Everybody is rushing to condemn AIG’s bonuses, but this simple scandal is obscuring the real disgrace at the insurance giant: Why are AIG’s counterparties getting paid back in full, to the tune of tens of billions of taxpayer dollars?
For the answer to this question, we need to go back to the very first decision to bail out AIG, made, we are told, by then-Treasury Secretary Henry Paulson, then-New York Fed official Timothy Geithner, Goldman Sachs CEO Lloyd Blankfein, and Fed Chairman Ben Bernanke last fall. Post-Lehman’s collapse, they feared a systemic failure could be triggered by AIG’s inability to pay the counterparties to all the sophisticated instruments AIG had sold. And who were AIG’s trading partners? No shock here: Goldman, Bank of America, Merrill Lynch, UBS, JPMorgan Chase, Morgan Stanley, Deutsche Bank, Barclays, and on it goes. So now we know for sure what we already surmised: The AIG bailout has been a way to hide an enormous second round of cash to the same group that had received TARP money already.
It all appears, once again, to be the same insiders protecting themselves against sharing the pain and risk of their own bad adventure. The payments to AIG’s counterparties are justified with an appeal to the sanctity of contract. If AIG’s contracts turned out to be shaky, the theory goes, then the whole edifice of the financial system would collapse.
But wait a moment, aren’t we in the midst of reopening contracts all over the place to share the burden of this crisis? From raising taxes—income taxes to sales taxes—to properly reopening labor contracts, we are all being asked to pitch in and carry our share of the burden. Workers around the country are being asked to take pay cuts and accept shorter work weeks so that colleagues won’t be laid off. Why can’t Wall Street royalty shoulder some of the burden? Why did Goldman have to get back 100 cents on the dollar? Didn’t we already give Goldman a $25 billion capital infusion, and aren’t they sitting on more than $100 billion in cash? Haven’t we been told recently that they are beginning to come back to fiscal stability? If that is so, couldn’t they have accepted a discount, and couldn’t they have agreed to certain conditions before the AIG dollars—that is, our dollars—flowed?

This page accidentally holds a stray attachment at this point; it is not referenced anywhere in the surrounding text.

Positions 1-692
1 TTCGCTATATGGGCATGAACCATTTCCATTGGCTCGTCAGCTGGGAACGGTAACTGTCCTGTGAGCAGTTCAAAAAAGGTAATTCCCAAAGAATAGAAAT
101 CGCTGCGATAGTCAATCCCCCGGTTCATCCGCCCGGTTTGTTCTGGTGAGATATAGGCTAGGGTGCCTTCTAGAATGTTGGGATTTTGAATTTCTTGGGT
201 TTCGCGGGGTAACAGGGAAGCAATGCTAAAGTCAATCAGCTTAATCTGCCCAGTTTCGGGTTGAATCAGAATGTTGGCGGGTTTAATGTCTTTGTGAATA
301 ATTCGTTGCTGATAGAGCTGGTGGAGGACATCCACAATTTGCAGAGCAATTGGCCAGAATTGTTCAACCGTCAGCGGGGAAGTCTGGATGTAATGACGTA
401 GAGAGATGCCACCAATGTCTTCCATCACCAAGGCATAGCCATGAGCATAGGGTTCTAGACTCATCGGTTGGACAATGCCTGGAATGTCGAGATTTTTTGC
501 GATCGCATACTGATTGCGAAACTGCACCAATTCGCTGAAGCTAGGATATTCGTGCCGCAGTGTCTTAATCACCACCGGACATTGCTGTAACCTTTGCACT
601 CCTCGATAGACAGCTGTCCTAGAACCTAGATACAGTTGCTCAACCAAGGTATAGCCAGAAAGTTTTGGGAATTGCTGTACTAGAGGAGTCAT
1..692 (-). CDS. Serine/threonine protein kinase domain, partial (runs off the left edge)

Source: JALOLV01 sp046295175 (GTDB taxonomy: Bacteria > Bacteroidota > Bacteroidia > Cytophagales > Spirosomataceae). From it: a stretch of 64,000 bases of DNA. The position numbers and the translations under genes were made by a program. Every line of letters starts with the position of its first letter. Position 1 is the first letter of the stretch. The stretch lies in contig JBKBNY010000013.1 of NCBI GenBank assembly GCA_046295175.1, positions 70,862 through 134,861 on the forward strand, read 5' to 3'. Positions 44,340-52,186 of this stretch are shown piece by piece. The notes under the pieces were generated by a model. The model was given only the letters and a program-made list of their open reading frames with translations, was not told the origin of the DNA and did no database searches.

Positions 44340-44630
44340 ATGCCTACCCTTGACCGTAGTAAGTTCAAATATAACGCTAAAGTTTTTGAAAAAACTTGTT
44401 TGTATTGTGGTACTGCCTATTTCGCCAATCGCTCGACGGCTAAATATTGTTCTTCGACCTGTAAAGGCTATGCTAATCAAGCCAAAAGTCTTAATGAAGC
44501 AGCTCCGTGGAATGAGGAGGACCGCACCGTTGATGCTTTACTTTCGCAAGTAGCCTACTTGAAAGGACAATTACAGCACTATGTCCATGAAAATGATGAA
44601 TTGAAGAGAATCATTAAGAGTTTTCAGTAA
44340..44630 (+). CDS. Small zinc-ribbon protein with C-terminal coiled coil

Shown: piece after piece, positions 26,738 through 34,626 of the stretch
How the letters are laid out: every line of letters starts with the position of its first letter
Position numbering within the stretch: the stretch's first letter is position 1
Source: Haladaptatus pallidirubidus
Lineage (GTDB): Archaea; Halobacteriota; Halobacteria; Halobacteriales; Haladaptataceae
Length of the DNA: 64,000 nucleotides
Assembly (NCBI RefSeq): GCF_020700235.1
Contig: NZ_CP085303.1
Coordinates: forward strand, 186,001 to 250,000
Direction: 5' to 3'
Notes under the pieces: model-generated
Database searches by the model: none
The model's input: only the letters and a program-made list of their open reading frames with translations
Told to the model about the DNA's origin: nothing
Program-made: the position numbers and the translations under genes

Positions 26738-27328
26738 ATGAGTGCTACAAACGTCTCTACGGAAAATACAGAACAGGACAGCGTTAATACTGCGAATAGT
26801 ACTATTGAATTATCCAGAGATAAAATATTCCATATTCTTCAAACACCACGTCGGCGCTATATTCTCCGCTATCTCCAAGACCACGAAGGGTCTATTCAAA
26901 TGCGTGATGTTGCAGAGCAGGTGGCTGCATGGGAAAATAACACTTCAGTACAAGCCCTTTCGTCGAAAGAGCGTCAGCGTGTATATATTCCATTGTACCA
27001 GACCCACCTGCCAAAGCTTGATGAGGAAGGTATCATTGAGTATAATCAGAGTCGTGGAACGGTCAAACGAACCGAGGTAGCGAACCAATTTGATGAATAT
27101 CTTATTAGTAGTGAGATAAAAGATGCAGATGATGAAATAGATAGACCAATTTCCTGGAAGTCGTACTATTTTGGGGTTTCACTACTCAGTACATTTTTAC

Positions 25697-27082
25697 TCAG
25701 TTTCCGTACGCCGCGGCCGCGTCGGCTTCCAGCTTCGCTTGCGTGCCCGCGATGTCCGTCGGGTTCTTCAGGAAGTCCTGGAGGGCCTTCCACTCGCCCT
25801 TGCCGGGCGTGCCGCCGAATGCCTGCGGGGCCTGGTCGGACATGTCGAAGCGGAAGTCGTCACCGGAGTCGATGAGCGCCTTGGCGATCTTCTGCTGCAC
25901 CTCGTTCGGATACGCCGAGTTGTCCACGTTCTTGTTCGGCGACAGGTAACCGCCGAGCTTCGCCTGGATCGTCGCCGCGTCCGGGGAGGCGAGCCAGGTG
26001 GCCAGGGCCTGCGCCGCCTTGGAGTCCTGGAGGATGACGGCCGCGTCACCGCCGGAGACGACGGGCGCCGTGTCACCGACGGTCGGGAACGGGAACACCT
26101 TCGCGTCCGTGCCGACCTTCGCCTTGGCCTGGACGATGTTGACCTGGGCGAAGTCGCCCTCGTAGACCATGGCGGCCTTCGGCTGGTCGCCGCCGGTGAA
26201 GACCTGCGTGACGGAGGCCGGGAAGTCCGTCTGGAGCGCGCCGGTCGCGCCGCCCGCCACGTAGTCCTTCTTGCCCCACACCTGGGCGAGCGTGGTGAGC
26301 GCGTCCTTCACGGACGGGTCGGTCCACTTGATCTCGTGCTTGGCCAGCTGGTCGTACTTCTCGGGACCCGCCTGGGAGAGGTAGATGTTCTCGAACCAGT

The appearance that this was all an inside job is overwhelming. AIG was nothing more than a conduit for huge capital flows to the same old suspects, with no reason or explanation.
So here are several questions that should be answered, in public, under oath, to clear the air:
What was the precise conversation among Bernanke, Geithner, Paulson, and Blankfein that preceded the initial $80 billion grant?
Was it already known who the counterparties were and what the exposure was for each of the counterparties?
What did Goldman, and all the other counterparties, know about AIG’s financial condition at the time they executed the swaps or other contracts? Had they done adequate due diligence to see whether they were buying real protection? And why shouldn’t they bear a percentage of the risk of failure of their own counterparty?
What is the deeper relationship between Goldman and AIG? Didn’t they almost merge a few years ago but did not because Goldman couldn’t get its arms around the black box that is AIG? If that is true, why should Goldman get bailed out? After all, they should have known as well as anybody that a big part of AIG’s business model was not to pay on insurance it had issued.
Why weren’t the counterparties immediately and fully disclosed?
Failure to answer these questions will feed the populist rage that is metastasizing very quickly. And it will raise basic questions about the competence of those who are supposedly guiding this economic policy.